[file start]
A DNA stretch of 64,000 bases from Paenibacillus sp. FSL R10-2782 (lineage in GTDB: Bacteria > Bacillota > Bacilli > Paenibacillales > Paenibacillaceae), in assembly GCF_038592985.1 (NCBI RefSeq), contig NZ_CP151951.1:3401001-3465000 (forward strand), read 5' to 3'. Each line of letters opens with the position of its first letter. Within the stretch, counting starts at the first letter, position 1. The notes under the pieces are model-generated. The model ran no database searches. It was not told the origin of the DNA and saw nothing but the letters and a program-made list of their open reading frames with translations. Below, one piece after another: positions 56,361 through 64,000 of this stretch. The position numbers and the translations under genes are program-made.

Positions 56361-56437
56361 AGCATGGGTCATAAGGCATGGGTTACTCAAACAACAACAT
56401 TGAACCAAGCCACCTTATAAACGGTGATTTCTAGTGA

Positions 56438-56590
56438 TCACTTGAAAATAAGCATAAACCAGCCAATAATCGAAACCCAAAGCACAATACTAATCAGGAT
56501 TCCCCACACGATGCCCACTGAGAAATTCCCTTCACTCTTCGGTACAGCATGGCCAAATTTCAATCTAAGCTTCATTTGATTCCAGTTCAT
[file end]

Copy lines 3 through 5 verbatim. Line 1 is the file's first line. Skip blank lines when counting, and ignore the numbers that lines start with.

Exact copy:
56361 AGCATGGGTCATAAGGCATGGGTTACTCAAACAACAACAT
56401 TGAACCAAGCCACCTTATAAACGGTGATTTCTAGTGA

Positions 56438-56590